By Jim Barnes
| Barnes Says:
|We are often surprised by the disconnect between how management believes an operation is executed versus the actual process.
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Before you embark on designing a World Class facility, it is important to clearly define your strategy. While a strategic design should evaluate the business trends and growth in your business five to seven years into the future, the reality is that few companies can really forecast and predict their annual sales revenue five years in the future.
There lies the first don’t: DON’T swag at a sales numbers. Rather, DO take the time to work with your sales and marketing team and understand what the sales trends really are. In addition, consider any potential changes in your sales strategy. For example, is your company planning to use new sales channels (e-commerce or catalogue), or more importantly, is your product mix going to change in terms of cube (cubic feet per case) and selling unit of measure?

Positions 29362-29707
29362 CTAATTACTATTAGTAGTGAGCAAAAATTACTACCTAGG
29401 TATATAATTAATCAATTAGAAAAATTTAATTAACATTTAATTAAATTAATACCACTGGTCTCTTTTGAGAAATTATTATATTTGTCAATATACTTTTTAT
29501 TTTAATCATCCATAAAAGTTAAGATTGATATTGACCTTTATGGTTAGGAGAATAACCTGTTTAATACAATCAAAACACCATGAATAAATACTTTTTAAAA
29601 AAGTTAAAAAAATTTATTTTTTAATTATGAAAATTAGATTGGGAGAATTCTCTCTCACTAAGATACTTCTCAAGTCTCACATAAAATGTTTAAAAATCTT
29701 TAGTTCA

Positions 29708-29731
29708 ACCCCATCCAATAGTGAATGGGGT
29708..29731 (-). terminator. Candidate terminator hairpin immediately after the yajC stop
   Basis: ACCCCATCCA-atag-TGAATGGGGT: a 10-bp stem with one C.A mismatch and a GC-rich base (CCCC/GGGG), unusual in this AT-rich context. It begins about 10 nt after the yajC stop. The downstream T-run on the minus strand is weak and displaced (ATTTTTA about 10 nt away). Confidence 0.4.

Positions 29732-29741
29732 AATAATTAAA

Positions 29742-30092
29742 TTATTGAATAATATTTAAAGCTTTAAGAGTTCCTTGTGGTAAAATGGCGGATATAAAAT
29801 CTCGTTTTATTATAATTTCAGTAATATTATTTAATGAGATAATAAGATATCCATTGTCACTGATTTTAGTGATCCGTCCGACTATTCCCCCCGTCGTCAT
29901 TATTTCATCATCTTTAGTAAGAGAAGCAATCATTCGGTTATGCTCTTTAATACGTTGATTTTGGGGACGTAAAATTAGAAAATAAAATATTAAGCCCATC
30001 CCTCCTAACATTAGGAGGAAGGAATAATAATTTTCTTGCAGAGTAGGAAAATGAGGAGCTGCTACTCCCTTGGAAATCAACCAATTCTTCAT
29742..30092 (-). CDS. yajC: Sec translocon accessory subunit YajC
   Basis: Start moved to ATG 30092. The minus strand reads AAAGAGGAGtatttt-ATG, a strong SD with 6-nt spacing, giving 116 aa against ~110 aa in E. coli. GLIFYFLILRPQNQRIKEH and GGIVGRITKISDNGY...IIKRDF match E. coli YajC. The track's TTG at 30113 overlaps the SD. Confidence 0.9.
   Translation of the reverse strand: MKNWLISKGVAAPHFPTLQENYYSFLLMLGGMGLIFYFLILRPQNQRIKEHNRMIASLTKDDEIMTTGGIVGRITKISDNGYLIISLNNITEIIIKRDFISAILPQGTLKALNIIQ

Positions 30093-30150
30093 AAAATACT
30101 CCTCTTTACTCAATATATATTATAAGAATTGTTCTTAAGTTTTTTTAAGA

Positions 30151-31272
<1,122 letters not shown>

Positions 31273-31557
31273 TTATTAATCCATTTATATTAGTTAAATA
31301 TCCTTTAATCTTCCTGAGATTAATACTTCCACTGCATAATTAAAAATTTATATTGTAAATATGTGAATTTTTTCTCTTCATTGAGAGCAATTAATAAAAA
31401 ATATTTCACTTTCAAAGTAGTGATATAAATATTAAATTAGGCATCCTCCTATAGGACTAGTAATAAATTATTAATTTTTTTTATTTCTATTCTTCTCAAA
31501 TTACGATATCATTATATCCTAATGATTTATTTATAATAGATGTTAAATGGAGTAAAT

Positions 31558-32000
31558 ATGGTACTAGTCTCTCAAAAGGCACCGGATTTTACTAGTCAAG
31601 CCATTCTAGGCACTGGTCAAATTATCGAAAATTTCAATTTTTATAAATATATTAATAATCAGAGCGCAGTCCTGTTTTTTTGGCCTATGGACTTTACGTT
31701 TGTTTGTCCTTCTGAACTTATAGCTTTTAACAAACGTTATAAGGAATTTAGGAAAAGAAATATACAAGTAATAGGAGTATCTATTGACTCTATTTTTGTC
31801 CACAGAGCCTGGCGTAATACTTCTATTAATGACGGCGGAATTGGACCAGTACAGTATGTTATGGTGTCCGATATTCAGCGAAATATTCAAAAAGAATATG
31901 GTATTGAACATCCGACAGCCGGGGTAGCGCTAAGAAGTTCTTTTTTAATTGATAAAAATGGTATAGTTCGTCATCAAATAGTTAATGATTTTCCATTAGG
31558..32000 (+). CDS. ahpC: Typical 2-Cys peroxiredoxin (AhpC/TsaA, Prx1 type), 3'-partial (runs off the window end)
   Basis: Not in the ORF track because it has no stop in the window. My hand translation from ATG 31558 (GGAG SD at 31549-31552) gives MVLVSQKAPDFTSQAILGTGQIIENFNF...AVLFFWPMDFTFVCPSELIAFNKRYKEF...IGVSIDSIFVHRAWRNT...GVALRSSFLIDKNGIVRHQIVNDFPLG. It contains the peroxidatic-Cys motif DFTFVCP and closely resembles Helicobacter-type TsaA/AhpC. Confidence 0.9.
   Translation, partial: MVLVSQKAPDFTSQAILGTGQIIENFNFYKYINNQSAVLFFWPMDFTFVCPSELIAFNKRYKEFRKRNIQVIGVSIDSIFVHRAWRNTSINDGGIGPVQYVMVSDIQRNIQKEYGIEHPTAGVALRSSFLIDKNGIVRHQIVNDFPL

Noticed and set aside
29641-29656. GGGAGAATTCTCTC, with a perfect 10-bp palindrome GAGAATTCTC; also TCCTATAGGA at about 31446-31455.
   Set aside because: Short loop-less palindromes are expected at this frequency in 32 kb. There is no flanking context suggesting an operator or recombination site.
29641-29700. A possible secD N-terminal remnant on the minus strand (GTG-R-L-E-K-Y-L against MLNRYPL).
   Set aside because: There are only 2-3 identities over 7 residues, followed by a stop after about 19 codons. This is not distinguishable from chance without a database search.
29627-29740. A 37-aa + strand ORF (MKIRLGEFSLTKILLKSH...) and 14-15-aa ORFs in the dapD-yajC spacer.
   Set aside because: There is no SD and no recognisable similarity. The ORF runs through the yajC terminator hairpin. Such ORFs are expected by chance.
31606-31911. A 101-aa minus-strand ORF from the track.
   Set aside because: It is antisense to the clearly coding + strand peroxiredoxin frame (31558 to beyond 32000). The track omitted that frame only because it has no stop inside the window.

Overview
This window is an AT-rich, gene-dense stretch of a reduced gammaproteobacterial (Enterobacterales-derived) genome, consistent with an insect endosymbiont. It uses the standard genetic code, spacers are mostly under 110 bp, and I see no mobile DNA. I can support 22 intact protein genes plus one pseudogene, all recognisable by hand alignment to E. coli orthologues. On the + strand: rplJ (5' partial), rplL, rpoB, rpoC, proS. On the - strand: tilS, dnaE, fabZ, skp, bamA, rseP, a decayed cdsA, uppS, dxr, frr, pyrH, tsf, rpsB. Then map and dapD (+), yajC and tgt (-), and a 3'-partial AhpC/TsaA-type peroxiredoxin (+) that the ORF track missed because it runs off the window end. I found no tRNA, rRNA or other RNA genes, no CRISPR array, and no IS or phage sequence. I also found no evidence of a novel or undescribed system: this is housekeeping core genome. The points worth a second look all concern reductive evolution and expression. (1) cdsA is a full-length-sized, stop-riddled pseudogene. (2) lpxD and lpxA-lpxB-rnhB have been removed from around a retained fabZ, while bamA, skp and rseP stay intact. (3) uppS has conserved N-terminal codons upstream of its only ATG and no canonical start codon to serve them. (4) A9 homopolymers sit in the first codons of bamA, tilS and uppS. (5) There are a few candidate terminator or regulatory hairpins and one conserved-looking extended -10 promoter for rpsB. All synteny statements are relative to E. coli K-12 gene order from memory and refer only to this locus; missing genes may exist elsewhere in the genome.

These above mentioned factors can impact your facility layout and space requirements considerably. The next “DO” in starting a project is to identify the resources that will be involved in the project and identify their specific roles. The team members should be kept informed of the project status at regular intervals. By keeping everyone informed, you will not only ensure that all key strategic decisions are common knowledge, but when it comes to addressing any potential issue on the back end of the project, you will work as a team to come up with a solution instead of pointing fingers and blaming one another for the failure.
Future sales trends (percentage increase or decrease over the previous year) are typically used as a basis for SKU growth, inventory, purchase order and sales order trends. Our next “DO” is to document your design assumptions, who made the assumption and what the logic was behind the assumption.